Surely they will not pull any more pranks to me, right?
Sadly, my thought was proven to be wrong.
The following week, the group elevated their mistreatment. It was as if they were saying: we were unhappy with you putting up a fight against us.
I came to school to find trash piled up on my desk. The stinky smell penetrated my nose even from the classroom entrance, about 5 metres away from the desk. Yet, I had nothing to do but to clean up the trash, so I could take the lesson for the day.
On another day, I found writings carved onto my desk. It made my desk stood out to the other smooth-surfaced table that surrounds it. The teacher noticed and decided to punish me for the destruction of school property. I explained that it was not me, yet I was powerless without any evidence to prove my words.
The day after, I had nothing until the lunch break, when I decided to go to the toilet. As soon as I sat inside the toilet stall, buckets of water were thrown unto me. I could hear the group sinister laugh as they exited the bathroom.
I was drenched in my uniform, smelled funny due to the muddy water that flooded the bathroom stall. Felt unable to be sane, I cried inside the stall.
Why do they target me? What did I do to them?
It was then I started to succumb to the self-destructive, negative thoughts.
The day after the toilet incident, I pretended to be sick, and my mom let me stay at home for the day. I felt happy knowing that I would not have dealt with any pranks for the day.
Yet, I was wrong, again.
As soon as the clock hand hits twelve, my phone buzzed as six messages came in. I checked my phone, only to realize that these messages were from the group. My hands were shaking as I touched my phone screen to uncover the messages.
“Did you enjoy the shower on the toilet stall yesterday?”
“You are a worthless human being, well suited for the muddy water.”
“Oh, wait, actually, you are a pig. You worth less than a human being.”
“Sadly, the pig went sick from muddy water.”
“But thanks for not coming to school today. It is so hard to have to look at your ugliness in class every day, you see.”
“So can you do us a favour and just kill yourself?”
And that messages were the one who brought me here, at the abandoned building.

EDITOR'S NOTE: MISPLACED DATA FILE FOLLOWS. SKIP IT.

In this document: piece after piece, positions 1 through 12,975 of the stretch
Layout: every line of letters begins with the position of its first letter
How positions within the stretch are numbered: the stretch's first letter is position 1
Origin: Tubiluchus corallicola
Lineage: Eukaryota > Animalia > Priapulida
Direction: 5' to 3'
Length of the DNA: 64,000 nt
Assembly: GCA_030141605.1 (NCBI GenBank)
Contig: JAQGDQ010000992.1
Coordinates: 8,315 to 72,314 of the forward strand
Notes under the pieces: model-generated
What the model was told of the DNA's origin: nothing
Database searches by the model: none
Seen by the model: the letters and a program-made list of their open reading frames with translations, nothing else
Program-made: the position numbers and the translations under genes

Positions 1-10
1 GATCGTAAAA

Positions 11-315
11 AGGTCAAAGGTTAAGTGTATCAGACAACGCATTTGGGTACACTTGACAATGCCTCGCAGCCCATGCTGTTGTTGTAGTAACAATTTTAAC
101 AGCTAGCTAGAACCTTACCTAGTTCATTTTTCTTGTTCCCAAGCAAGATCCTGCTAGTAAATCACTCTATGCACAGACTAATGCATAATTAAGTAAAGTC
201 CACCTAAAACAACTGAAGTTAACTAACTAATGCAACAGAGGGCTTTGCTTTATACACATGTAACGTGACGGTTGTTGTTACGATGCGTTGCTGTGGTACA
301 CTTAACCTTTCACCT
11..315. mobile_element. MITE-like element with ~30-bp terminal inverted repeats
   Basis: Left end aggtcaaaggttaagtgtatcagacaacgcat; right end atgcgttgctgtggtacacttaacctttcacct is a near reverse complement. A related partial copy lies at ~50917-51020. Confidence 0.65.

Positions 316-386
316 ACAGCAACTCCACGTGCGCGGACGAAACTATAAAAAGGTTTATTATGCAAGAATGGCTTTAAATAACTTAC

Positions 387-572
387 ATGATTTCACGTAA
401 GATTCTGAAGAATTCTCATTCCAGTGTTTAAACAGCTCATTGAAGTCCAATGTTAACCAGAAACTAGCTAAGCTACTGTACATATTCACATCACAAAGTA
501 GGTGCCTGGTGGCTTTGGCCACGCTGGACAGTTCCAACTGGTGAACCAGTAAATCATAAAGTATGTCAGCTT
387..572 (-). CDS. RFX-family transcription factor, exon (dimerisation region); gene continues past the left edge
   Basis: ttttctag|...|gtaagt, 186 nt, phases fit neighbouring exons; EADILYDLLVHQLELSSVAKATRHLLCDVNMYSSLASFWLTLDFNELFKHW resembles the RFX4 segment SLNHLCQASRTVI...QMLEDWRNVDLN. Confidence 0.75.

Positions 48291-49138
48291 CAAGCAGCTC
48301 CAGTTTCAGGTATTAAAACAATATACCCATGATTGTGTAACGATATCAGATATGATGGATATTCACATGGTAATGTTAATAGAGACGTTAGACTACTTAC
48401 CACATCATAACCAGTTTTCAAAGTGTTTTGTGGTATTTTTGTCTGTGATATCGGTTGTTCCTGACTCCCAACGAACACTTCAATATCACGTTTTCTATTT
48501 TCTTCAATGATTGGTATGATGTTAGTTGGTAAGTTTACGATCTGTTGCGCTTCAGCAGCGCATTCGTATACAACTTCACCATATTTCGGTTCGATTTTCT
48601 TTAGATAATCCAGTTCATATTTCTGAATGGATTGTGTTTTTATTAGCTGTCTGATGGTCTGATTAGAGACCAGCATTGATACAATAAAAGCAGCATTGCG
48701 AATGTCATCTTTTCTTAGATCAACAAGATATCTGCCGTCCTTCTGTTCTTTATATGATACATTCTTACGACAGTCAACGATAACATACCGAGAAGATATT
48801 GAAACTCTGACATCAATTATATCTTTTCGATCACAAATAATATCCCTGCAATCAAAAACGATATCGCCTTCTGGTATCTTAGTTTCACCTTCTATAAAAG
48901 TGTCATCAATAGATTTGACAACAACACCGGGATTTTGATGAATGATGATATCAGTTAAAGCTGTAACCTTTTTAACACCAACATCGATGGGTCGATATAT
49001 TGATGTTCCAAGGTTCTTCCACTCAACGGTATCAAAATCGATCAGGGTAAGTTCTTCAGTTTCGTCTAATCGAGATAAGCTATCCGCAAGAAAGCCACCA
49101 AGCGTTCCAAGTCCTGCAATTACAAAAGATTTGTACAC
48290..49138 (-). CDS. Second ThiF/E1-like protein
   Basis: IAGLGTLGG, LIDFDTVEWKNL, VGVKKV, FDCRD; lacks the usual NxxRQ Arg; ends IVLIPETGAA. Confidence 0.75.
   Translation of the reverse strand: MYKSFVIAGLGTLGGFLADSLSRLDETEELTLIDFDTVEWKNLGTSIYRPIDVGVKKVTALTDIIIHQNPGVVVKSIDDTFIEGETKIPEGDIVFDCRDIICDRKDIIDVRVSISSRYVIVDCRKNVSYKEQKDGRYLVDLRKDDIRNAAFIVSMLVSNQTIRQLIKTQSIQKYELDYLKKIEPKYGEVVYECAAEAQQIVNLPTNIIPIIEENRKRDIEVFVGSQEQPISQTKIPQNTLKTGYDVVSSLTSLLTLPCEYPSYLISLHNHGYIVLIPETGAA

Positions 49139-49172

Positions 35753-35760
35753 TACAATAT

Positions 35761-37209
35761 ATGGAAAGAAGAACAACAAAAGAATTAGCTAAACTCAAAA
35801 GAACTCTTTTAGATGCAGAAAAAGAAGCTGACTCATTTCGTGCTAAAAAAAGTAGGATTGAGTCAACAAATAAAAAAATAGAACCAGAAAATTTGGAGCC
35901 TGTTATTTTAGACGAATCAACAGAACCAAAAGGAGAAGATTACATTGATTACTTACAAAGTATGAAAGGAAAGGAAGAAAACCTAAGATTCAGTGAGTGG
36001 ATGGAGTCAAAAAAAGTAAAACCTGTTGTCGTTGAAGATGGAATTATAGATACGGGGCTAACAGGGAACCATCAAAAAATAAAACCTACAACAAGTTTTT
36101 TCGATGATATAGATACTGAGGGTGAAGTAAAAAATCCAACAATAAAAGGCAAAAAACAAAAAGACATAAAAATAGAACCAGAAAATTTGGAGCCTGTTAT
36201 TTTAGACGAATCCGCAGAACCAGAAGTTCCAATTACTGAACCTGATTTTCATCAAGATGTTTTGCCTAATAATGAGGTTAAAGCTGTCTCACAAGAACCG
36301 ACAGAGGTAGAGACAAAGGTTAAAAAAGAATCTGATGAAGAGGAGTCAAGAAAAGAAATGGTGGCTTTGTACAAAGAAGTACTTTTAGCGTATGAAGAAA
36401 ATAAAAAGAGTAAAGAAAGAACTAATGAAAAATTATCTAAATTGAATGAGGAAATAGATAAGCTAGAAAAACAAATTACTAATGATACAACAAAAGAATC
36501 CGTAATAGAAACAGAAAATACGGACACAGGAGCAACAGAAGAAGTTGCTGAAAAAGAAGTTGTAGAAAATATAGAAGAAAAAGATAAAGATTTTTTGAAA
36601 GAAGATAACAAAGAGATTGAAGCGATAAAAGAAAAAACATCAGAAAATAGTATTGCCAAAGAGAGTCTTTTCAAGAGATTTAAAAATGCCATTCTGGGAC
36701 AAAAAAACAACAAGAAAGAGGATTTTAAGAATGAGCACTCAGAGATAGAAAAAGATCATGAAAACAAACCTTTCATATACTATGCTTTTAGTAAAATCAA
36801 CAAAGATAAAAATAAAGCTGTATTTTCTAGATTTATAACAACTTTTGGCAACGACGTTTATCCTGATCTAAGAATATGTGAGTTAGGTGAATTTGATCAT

I wrap up my story, holding back tears that are about to stream down my cheek.
“So you were about to throw your life for them?” the owl asked.
“So that I don’t have to experience more pain,” I clarified my intention.
The owl stares at me. “Don’t you feel guilty about leaving your parents who have raised you for the past fifteen years?”
“I am thirteen though,” noticing that something is off from the question, I answered the owl. Yet its question makes me think about mom, and how she would be alone if I had jumped and died earlier.
“More the reason for you to not throw your life for those people,” the owl replied.
As I stay still without response but dropping my head low, the owl lets out a sigh, then rubs my leg using its wings. The owl then plucks its own feather, gesturing me to take it.
“Feather?” I asked in confusion. I hold the dark brown feather in my palms.
“This feather is filled with my magic. Hold on to it every day, every time. Hold it as close to you as you can,” the owl stated.
“Wait, what is this for?” I asked again, demanded more explanation from the creature in front of me.
“If you hold to the feather, I can assure you that those bully never gets close to you anymore,” the owl answered my question. It turns back, then flies to the dawn sky, leaving me with its feather on my palms.
Wait, will this really work?
Decided to give it a try, I wear the feather as a necklace and hid it inside my uniform. As I enter my classroom, I glance at the corner where the group used to hang out. Yet, none of them looks back at me.
Arriving at my desk, none of the previous carvings can be seen. No stinky trash either.
Lunch break comes in no time. I walk out to the bathroom, not forgetting to check my back. No paper gets stuck onto it.
Hesitantly, I enter the toilet stall. Bracing for any muddy water thrown my way, I hold up my arms, shielding my face. Yet, I am not drenched like last time.
Entering the classroom, I check all my belongings. Notebooks are at the same place as I previously left. No issues with my pencil case too.
It is truly working! With its feather, I am no longer bullied!
Sitting on my desk, I continue to enjoy the rest of the class for the day. The day when no one pull pranks on me, the day where no one bothers me.
And it would not be just for today, but for the next day, the day after, the week after, and then forevermore.
I smile at the glimpse of the happy future ahead.
Without a single realization to the body in red hoodie, that laid down on the cold concrete in an abandoned alleyway, drowned in a puddle of blood breathless, whose eyes got covered by an owl with its feather.